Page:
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Latin American car ownership rising steadily

Subsidies and economic growth mean fuel consumption and car ownership will rise steadily

In Brazil's financial capital Sao Paolo the roads have become so clogged with cars that those who can afford it now take to the sky. Executives and officials ride helicopters from rooftop to rooftop for meetings and lunches to avoid the crippling gridlock below.

Sao Paolo's problem is extreme, but traffic-choked highways are a familiar sight in cities across Latin America. As strong economic growth over the past decade has improved the fortunes for many in the region, demand for cars, trucks and buses -“ and the fuel to keep them moving - has soared. The trend is likely to continue.

Across Latin America, vehicle ownership rose by more than 40% from 2000 to 2010, from 107 to 150.4 vehicles per 1,000 people. Only East Asia's booming economies saw faster growth over the period. Between 1990 and 2010, fuel demand for the transport sector doubled from 1.4 million barrels a day (b/d) to 2.8m b/d, according to the International Energy Agency (IEA).

The rapid rise has come in spite of surging international oil prices. This is because all of Latin America's major economies, in one way or another, shield drivers from the pain of higher prices at the pump. Opec-member Venezuela, where petrol is cheaper than water, is the poster child for fuel subsidies. While high oil prices have seen drivers in Europe and the US turn to smaller, more fuel-efficient cars, gas-guzzling SUVs still rule the road in Caracas.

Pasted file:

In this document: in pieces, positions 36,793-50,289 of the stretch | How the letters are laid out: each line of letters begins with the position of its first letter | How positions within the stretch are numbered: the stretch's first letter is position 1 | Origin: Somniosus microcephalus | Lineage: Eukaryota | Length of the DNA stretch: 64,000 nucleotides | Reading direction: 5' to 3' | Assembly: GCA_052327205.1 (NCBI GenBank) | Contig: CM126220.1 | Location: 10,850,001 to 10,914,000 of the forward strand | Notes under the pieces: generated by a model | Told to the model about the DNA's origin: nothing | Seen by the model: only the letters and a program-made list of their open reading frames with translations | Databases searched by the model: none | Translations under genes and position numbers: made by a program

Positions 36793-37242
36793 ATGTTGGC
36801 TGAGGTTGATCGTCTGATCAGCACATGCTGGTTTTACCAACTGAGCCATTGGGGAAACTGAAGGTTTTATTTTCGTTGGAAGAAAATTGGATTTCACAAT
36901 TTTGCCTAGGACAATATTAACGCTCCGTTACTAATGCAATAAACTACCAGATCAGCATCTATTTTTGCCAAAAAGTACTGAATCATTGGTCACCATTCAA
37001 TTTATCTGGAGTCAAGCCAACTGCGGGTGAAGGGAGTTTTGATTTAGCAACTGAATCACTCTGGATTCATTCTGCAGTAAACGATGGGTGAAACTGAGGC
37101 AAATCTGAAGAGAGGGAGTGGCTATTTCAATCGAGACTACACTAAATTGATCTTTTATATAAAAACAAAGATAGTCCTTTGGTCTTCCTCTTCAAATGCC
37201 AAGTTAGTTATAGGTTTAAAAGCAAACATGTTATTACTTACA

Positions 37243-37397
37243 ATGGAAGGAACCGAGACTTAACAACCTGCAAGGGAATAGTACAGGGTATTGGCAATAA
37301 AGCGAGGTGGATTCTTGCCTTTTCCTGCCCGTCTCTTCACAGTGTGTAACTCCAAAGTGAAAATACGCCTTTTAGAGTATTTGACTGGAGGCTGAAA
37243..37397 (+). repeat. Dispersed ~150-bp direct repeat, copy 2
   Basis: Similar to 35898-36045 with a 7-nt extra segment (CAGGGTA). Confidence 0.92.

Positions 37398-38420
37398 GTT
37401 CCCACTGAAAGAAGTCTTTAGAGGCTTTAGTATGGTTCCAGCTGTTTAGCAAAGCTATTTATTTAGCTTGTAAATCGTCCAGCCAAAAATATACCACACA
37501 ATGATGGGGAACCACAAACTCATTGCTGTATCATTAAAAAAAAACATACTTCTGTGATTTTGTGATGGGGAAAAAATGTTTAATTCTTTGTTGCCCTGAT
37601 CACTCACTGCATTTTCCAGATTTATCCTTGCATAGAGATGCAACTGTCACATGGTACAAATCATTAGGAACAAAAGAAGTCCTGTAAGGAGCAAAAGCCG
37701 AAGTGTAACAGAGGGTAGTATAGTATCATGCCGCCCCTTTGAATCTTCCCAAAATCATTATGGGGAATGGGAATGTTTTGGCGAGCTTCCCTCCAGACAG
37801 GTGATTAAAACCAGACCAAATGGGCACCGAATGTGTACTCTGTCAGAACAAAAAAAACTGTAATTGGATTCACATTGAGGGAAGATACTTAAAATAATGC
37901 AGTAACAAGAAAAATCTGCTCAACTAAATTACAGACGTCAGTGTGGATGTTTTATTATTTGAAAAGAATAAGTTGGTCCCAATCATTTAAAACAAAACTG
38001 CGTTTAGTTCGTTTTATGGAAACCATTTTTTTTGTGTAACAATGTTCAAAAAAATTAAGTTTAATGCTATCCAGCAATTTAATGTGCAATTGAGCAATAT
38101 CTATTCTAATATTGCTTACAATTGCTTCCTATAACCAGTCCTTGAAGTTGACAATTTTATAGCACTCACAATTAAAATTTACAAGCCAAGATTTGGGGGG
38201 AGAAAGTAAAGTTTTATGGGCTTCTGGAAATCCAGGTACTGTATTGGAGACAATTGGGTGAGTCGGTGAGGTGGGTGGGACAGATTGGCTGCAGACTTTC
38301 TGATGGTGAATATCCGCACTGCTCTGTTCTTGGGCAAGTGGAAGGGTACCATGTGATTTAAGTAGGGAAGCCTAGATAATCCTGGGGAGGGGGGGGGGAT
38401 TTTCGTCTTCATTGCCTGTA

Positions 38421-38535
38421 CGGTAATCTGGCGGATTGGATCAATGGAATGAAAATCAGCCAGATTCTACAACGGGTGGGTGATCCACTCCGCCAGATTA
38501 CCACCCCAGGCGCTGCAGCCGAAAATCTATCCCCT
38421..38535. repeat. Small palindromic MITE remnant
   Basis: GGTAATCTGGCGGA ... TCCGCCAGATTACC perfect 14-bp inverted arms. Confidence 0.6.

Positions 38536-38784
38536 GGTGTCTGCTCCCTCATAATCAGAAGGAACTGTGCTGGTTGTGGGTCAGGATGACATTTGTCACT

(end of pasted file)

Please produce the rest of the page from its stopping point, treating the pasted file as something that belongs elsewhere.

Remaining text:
Rising costs

Governments are paying an increasingly steep price for those subsidies, which are draining funds from budgets that could be spent on cash-starved education, health and welfare systems. Venezuela's spending on fuel subsidies rose from $10.4 billion in 2009 to nearly $22bn in 2011, around 7.5% of the country's GDP, according to the IEA. In Mexico, the cost of fuel subsidies has increased five-fold from $3.17bn in 2009 to $15.9bn in 2011. Argentina's subsidy bill has tripled over the period from around $500m to $1.7bn.

In Brazil, the rising cost of the country's fuel subsidies has caused a rift between the government and state-controlled Petrobras, which pays international prices to import fuel but has to sell it at a lower government-fixed price in the domestic market. The company has warned that the losses could hinder its ability to develop major offshore oil discoveries.

But that does not mean reform is necessarily on its way. The subsidies are politically popular, and efforts by governments around the region to reduce them have been met by protests. In 2011, Bolivia's Evo Morales was forced to backtrack from a pledge to slash such handouts after protests turned to riots and he was threatened with a nationwide transport strike that could have brought the country to a halt. No other countries have shown a serious appetite to tackle subsidy reform.

Governments also fear the inflationary effects of allowing fuel prices to rise. Central bankers and policy makers still have fresh memories of the fiscal crises that racked the region periodically throughout the past three decades. Most governments are now enjoying the fruits of relative economic stability.

Without reforms to encourage greater efficiency or innovative mass transit systems, fuel consumption is expected to grow steadily as more and more cars hit the road. The IEA expects fuel demand in the transport sector to rise more than 50% over the next 20 years, from 2.8m b/d in 2010 to 3.7m b/d in 2020 and 4.3m b/d in 2030 (see Figure 1).

For the most part, the region is expected to keep relying on conventional gasoline and diesel fuels. Research and development investment in alternative fuels and public transport infrastructure is low in the region, and without significant outside investment no transformations are expected. Brazil is the clear exception to this trend. In an effort to boost its energy security, and maximise oil exports, significant investment in sugar-derived biofuel production is expected. The IEA expects biofuel's share of overall transportation fuel in Brazil to rise from 20% in 2010 to a third by 2035. 

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